The Oligarchy and the Old Regime in Latin America, 1880-1970 (Paperback)Dennis Gilbert (author)
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Publisher: Rowman & Littlefield
Number of pages: 304
Weight: 422 g
Dimensions: 230 x 150 x 18 mm
Recent work on Latin America has de-emphasized the elite in favor of better understanding those who struggle for power and access to resources. Sociologist Gilbert, however, provides a long-missing and essential picture of the oligarchy by examining how the most powerful gained, held, and then lost control of the economy and politics over a century. Part I provides a general overview of oligarchic power and cohesion as well as details about the workings of the oligarchy in Mexico, Brazil, Peru, Chile, and Argentina. Part II is a more extensive analysis of three families in the Peruvian oligarchy: the Aspillaga, Prado, and Miro Quesada clans. This book is especially valuable because it uses concrete examples and explains how the elite develop and maintain a cohesive collective identity, a topic rarely detailed in other work. Gilbert also examines the 'contested republic,' when the oligarchy's focus on the export sector of the economy ultimately gave rise to new forces-the middle classes, the working class, urban dwellers, and professionalized militaries-that challenged oligarchic power and led to its ultimate demise after the mid-20th century. Summing Up: Recommended. All levels/libraries. * CHOICE *
Gilbert's clear prose and detailed account of Peruvian oligarchs will attract the attention of students of Latin America. Of particular interest are the sections in which the author masterfully writes about the social world of the oligarchs since infancy to late adulthood. Labor historians of the Americas will find many similarities with respect to the shady managerial practices of these wealthy men. Anti-union policies, violence, and corruption characterized them all. Political scientists interested in the first years of APRA and its later conversion to a less radical party will also find Gilbert's book useful. * Hispanic American Historical Review *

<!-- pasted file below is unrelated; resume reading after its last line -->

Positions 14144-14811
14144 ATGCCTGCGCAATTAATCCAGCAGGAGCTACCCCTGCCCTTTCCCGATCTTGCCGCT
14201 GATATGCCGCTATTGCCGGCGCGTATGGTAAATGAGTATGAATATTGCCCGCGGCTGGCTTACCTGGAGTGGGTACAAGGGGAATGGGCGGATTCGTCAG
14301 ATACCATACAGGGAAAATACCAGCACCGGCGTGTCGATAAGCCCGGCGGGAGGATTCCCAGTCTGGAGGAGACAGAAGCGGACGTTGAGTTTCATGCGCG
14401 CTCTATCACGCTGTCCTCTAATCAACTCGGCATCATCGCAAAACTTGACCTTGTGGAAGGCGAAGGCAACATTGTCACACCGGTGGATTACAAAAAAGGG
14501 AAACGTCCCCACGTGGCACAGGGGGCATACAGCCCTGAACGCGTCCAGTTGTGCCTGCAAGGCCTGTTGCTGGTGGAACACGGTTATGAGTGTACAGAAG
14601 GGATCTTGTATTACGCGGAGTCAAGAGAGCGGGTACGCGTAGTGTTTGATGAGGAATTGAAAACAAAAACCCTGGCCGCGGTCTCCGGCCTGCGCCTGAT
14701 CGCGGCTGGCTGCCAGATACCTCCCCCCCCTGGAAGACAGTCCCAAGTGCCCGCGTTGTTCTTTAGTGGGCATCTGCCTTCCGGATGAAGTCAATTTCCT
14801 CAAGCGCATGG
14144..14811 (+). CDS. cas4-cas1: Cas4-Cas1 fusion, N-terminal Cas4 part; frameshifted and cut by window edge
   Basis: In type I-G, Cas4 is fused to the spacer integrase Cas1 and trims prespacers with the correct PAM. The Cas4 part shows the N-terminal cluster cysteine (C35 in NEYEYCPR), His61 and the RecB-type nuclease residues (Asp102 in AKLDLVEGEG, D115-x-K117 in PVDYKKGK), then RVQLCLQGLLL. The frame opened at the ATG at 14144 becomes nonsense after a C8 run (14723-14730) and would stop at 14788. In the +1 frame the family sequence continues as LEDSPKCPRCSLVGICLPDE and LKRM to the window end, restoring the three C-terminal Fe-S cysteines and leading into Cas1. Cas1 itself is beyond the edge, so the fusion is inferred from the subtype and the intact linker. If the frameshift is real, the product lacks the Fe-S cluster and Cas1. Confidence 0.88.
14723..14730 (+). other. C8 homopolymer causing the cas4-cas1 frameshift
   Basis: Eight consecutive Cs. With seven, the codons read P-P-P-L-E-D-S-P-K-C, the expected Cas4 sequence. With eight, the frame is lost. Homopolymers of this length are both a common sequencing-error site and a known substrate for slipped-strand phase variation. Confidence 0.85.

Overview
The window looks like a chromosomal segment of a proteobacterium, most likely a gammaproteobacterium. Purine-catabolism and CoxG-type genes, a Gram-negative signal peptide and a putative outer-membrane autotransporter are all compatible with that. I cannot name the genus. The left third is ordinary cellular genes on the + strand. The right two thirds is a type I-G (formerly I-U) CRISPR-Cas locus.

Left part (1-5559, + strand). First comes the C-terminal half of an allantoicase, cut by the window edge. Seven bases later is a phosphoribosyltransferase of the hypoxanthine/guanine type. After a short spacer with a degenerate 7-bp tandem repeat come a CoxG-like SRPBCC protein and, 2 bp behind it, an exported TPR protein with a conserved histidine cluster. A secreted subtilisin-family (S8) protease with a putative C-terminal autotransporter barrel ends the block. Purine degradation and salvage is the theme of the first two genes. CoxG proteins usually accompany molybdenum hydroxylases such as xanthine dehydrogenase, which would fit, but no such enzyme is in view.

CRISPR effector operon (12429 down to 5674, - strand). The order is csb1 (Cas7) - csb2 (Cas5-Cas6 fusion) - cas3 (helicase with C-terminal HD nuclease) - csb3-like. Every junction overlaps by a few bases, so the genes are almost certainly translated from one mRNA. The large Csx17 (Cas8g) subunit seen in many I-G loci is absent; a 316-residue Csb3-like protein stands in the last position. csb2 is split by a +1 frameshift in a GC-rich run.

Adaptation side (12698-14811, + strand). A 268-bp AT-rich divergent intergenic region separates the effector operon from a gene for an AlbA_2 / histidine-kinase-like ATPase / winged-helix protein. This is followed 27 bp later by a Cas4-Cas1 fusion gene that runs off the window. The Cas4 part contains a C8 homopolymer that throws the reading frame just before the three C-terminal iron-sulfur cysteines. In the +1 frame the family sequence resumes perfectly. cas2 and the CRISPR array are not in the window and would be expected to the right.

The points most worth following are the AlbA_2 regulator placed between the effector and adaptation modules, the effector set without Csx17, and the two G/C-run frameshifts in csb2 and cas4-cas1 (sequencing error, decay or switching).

"There is virtually no careful sociological-historical analysis on the inner workings of the ruling oligarchy or the oligarchical state that played such a dominant role in Latin America in much of the twentieth century. Gilbert's comparative study across five countries is an impressively researched and probing, fine-grained analysis of the phenomenon that fills this void and will stand as the standard for some time to come." -- Peter Klaren, George Washington University
In The Oligarchy and the Old Regime in Latin America, 1880-1970, Dennis Gilbert has built upon a distinguished career studying class formation and elite economic and political practice in modern Spanish America. Here he incorporates a broad comparative framework embracing Argentina, Brazil, Chile, Mexico, and Peru, combining micro-social and macro-social perspectives, giving us an illuminating picture of elite family networks over a century. -- Eric Van Young, University of California San Diego
In this engaging political and sociological history, Dennis Gilbert recounts the rise, reign, and ultimate decline of five Latin American oligarchies-the landed elites that dominated society and government from the late-nineteenth to mid-twentieth centuries. Each case has its peculiarities, but they follow a common trajectory: the rise to dominance followed by decline when powerful new actors from the emerging middle and lower classes arose to challenge the oligarchic order. Gilbert combines this broad sweep of history with a deep dive into the case of Peru, where his access to elite family correspondence and interviews with key figures opens a revealing window into the oligarchs' world and worldview, their feuds, and their response to political challenge. A must read for students of Latin American history, politics, and sociology. -- William LeoGrande, American University
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